The Art Of Finding Nemo

Jerry Beck reviews The Art Of Finding Nemo, a book featuring the many conceptual drawings that developed Pixar Animation Studio's next feature film, revealing the talent and artistry behind the scenes.

© Disney/Pixar.

© Disney/Pixar.

If you have any doubts about Pixar's status as America's top animation studio, with The Art Of Finding Nemo author Mark Cotta Vaz has assembled a new book filled with ample evidence certainly supporting that claim. This new volume profusely illustrates where today's top animation talent has migrated. Pixar may be the leading creator of computer-generated motion pictures, and its staff of character designers, storyboard cartoonists, production painters and inspirational artists are clearly the best in the field.

And this book celebrates them all in a visually delightful package that entertains and educates its readers with a behind the scenes look at Andrew Stanton's excellent new movie. Now, not one image in this book is actually from the finished motion picture, which will be released in the U.S. on May 30, as this is about how a story visually comes to the screen. Told mainly through first person interviews with key personnel, the book explores the visual development of the film's major sequences with fantastic production artwork of all varieties.

Marlin (left), a frantic father whose son Nemo has been unexpectedly taken from his home, enlists the aid of a friendly-but-forgetful fish named Dory (right) in his rescue mission. © Disney/Pixar.

Marlin (left), a frantic father whose son Nemo has been unexpectedly taken from his home, enlists the aid of a friendly-but-forgetful fish named Dory (right) in his rescue mission. © Disney/Pixar.

If you're a fan of underwater cartoon settings and characters (as I am) be it SpongeBob SquarePants or The Incredible Mr. Limpet, Disney's Merbabies or Fleischer's Educated Fish you know that the amazing world under-the-sea has always stimulated animators' imaginations. Amazing acrylic paintings, pastel sketches, pencil studies and charcoal renderings fill this book, accompanied by the artists' words explaining the thought that went into the story, settings and visual tone.

Ralph Eggleston's superb color keys and Bruce Zick's amazing pencil designs take center stage, but outstanding contributions by Geefwee Boedoe, Peter Sohn, Ricky Nierva, Peter de Seve and Carter Goodrich will dazzle your eyes. Producer John Lasseter and writer-director Stanton contribute forewards and they are quoted throughout the book, along with staffers Ronnie Del Carmen, Sharon Calahan, Lee Unkrich, Dan Lee, Eggleston and others, shedding insight on the artistic process.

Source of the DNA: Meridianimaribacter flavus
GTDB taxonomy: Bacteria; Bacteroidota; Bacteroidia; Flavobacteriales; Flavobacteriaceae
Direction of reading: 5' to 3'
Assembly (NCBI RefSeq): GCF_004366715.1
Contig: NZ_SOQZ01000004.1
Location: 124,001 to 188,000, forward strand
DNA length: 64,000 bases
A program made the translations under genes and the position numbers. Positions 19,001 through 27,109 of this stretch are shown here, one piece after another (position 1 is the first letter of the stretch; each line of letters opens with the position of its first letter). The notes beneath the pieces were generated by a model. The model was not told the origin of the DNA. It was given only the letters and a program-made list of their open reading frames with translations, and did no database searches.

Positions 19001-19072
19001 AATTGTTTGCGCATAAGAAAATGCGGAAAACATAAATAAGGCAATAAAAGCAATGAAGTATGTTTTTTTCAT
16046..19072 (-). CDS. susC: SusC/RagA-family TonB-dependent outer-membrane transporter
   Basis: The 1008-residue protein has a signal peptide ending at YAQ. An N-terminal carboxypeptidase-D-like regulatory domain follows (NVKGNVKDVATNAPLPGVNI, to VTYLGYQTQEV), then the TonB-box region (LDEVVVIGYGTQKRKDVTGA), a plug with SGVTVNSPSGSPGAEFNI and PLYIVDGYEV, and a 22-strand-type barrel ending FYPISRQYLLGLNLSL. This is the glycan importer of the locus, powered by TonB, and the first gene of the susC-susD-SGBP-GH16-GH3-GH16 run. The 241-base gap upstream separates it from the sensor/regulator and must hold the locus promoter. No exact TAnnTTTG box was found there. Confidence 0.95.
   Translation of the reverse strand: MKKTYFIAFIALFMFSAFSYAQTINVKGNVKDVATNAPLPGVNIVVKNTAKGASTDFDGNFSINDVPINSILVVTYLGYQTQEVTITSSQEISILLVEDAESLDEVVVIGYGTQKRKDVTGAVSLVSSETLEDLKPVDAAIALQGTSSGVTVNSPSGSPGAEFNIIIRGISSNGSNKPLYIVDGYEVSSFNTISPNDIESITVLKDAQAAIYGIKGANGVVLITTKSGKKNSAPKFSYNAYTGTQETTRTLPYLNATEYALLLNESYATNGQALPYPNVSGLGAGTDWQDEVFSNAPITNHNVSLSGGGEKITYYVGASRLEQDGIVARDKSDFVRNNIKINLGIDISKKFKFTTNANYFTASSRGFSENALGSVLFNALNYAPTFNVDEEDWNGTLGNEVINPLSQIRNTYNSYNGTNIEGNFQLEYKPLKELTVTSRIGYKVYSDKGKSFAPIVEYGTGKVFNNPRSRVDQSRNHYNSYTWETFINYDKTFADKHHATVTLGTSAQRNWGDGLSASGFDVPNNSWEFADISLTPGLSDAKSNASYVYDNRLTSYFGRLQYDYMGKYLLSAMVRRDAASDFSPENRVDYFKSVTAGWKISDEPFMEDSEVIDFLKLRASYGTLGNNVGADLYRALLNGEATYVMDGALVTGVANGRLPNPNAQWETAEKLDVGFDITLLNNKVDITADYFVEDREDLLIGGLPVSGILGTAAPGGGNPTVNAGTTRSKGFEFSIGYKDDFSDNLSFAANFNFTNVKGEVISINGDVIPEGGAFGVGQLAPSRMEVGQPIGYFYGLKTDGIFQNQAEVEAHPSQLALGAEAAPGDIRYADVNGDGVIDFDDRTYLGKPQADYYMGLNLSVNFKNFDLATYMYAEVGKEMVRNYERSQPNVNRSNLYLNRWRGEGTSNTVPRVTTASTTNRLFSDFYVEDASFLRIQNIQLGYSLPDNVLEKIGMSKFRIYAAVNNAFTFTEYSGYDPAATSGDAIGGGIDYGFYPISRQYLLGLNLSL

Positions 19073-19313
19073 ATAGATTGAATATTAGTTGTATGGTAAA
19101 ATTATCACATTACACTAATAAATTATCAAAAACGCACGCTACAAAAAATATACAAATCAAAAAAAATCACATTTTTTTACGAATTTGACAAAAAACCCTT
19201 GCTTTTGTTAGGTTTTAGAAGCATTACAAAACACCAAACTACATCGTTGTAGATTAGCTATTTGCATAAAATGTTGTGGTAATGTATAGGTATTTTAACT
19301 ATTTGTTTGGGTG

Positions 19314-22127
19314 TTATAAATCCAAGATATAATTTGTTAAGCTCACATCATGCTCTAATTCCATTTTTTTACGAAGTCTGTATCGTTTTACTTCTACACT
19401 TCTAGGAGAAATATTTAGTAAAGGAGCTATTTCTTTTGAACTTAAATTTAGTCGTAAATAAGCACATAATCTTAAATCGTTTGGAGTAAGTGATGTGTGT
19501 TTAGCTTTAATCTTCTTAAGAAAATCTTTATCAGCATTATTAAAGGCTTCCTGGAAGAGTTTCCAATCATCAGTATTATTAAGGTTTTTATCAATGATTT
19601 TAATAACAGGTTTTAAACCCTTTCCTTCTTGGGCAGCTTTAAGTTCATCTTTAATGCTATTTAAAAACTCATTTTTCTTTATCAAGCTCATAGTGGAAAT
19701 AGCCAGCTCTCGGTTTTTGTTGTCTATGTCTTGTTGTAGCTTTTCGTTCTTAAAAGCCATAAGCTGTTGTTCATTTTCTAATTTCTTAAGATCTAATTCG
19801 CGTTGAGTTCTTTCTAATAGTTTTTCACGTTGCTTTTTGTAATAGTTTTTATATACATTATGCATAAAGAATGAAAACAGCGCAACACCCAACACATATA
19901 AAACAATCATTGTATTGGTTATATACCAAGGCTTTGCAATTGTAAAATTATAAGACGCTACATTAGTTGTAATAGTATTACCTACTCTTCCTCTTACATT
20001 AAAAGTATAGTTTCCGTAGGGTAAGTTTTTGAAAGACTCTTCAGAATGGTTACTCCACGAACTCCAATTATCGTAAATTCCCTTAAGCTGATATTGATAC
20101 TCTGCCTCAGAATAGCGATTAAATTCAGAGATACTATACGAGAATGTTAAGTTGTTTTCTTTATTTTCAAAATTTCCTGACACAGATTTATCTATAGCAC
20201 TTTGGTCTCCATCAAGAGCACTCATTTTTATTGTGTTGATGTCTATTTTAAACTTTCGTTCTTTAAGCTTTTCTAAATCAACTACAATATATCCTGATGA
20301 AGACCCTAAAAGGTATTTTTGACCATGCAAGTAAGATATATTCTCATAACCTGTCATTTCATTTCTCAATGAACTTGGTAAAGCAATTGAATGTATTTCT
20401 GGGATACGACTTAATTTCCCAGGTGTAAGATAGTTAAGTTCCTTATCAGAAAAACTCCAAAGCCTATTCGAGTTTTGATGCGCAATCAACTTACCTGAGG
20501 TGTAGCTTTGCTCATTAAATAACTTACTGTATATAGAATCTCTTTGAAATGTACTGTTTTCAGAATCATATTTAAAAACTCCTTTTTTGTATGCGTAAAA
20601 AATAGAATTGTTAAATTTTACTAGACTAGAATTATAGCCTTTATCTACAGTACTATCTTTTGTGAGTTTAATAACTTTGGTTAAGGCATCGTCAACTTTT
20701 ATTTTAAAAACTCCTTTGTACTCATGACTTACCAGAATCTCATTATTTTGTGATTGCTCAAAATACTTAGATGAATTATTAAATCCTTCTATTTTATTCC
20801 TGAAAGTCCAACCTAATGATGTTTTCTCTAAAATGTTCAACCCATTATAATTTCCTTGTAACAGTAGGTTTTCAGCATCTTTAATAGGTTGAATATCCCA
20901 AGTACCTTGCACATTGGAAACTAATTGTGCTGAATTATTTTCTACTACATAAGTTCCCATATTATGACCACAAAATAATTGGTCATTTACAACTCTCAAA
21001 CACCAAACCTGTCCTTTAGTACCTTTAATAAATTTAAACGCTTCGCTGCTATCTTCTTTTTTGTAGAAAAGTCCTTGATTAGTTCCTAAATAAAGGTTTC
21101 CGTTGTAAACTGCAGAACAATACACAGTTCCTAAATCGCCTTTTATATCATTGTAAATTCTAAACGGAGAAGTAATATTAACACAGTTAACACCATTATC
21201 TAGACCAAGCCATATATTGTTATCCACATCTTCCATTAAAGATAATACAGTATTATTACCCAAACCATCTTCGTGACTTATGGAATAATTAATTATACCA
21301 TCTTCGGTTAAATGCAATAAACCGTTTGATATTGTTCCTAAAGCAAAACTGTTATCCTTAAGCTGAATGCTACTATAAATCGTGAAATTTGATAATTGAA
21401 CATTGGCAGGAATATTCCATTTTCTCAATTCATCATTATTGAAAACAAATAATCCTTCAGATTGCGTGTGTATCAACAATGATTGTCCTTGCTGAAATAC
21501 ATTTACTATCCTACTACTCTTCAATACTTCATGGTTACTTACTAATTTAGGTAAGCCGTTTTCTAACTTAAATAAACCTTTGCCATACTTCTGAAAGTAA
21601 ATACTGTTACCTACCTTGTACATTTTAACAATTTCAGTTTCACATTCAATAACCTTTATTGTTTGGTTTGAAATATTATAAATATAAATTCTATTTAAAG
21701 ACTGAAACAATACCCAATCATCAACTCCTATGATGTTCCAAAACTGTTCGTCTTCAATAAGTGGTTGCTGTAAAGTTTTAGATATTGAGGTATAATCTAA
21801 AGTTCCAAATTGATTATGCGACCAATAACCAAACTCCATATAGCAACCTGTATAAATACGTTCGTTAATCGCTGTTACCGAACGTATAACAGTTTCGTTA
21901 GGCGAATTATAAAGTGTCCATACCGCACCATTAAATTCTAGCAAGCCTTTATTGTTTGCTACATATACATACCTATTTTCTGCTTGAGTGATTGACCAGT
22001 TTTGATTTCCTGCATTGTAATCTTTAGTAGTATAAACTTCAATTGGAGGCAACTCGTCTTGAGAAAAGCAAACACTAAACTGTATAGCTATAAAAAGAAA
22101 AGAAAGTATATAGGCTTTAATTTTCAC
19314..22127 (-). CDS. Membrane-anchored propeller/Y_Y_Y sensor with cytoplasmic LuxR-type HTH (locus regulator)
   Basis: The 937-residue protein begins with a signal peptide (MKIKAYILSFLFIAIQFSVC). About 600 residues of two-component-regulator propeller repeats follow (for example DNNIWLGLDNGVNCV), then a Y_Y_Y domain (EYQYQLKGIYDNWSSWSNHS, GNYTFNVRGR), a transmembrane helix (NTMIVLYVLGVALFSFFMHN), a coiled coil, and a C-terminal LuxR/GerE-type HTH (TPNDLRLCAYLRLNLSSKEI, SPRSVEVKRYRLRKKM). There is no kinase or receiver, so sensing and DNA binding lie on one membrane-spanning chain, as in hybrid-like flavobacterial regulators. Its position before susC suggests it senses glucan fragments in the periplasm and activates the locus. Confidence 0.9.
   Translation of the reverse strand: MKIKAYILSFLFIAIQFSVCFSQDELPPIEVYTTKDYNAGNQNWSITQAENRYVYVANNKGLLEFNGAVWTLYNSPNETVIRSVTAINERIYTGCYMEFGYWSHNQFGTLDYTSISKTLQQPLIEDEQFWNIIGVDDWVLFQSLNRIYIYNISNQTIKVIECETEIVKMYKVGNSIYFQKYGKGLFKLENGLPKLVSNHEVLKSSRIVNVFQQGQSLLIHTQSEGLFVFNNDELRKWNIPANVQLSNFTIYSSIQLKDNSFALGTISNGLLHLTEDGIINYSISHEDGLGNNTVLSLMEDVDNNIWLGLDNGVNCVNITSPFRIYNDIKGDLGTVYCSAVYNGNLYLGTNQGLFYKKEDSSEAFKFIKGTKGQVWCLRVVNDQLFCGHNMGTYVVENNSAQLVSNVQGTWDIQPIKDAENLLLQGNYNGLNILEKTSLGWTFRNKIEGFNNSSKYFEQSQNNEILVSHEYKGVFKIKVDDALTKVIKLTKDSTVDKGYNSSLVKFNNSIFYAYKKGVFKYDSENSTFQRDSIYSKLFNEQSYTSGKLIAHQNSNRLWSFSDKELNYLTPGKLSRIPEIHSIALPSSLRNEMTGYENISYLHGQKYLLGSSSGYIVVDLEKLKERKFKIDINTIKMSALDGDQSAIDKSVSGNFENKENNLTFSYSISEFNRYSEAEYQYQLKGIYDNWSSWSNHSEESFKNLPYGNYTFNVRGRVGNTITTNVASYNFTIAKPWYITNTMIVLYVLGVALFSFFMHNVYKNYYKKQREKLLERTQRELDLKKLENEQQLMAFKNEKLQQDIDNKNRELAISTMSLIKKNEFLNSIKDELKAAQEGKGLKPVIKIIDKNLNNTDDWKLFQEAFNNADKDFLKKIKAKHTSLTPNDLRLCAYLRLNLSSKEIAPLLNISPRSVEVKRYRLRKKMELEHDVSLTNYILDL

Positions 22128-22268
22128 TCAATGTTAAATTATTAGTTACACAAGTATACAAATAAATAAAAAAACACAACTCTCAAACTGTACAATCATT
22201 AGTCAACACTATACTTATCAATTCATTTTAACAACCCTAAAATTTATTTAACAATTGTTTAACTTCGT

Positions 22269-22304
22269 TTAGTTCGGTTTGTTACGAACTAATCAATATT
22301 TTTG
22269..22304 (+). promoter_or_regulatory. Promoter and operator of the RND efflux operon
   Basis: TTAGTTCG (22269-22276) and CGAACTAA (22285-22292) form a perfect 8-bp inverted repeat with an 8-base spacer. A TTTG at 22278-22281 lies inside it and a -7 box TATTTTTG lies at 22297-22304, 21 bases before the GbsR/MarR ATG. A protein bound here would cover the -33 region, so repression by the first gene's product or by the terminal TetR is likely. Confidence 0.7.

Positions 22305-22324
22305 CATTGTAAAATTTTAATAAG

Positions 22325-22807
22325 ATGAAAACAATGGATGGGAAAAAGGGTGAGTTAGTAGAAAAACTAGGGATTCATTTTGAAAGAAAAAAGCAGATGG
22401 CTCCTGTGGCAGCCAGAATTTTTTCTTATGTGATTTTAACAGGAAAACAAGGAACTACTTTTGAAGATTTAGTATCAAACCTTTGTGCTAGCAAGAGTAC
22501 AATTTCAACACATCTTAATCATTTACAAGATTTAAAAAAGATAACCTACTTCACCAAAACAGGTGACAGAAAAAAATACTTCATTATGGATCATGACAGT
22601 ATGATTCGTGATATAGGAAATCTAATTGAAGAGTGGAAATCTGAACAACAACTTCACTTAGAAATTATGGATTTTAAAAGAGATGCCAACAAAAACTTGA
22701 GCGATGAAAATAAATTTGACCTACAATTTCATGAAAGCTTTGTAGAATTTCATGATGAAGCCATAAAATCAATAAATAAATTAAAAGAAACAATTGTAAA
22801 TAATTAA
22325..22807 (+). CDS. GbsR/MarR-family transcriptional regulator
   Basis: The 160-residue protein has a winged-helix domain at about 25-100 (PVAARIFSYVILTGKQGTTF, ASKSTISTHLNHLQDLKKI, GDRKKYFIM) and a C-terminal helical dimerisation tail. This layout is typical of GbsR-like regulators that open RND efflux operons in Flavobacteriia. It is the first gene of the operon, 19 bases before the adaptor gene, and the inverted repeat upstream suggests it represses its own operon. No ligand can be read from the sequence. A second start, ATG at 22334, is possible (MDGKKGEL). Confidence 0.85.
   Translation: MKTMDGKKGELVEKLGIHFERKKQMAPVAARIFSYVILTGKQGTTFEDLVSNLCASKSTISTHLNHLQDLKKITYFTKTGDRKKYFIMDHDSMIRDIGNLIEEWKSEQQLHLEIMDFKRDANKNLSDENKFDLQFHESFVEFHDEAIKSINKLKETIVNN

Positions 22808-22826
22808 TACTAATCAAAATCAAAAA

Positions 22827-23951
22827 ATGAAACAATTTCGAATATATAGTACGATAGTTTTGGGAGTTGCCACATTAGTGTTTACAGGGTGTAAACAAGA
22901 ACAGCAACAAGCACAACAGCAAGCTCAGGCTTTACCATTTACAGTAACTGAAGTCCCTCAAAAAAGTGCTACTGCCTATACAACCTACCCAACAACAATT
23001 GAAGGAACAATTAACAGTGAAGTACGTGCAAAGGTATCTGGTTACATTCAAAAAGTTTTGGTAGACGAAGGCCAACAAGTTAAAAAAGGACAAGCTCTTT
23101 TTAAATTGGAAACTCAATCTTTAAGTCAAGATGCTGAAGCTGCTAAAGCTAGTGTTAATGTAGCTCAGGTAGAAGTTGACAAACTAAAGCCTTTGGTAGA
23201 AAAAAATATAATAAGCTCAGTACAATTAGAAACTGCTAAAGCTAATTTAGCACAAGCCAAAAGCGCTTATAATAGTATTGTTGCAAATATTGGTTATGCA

It looks like Pixar, that takes 2D's squash and stretch and applies it to 3D like no other studio, is back with another spectacular film. How can you beat expressions like this? © Disney/Pixar.

It looks like Pixar, that takes 2D's squash and stretch and applies it to 3D like no other studio, is back with another spectacular film. How can you beat expressions like this? © Disney/Pixar.

The volume is a great way to preserve this rarely seen production art, and the book's layout lets the visuals tell the story. Anyone trying to match what Pixar accomplishes on a regular basis should study this book to understand the artistic effort, trial and error, and just plain fun, that goes into creating an animated classic. It's a huge team effort and this studio has assembled a winning team.

Those of us who study animation's history have envied the stories we've heard and read of Disney's golden age that period between the mid-1930s and early '40s when it was a dream studio filled with incredible talents pushing the envelope, creating classic films that were as artistically true as they were popular and entertaining.

That studio and era live again at Pixar.

Need further proof? Pick up this book.

The Art Of Finding Nemo by Mark Cotta Vaz. Forwards by John Lasseter and Andrew Stanton. San Francisco, California: Chronicle Books LLC, 2003. 160 pages. ISBN: 0-8118-3975-3 (US$40.00)

Jerry Beck is an animation producer and cartoon historian with a nifty Website at www.cartoonresearch.com and a new book, Outlaw Animation, due out this spring from Harry N. Abrams.

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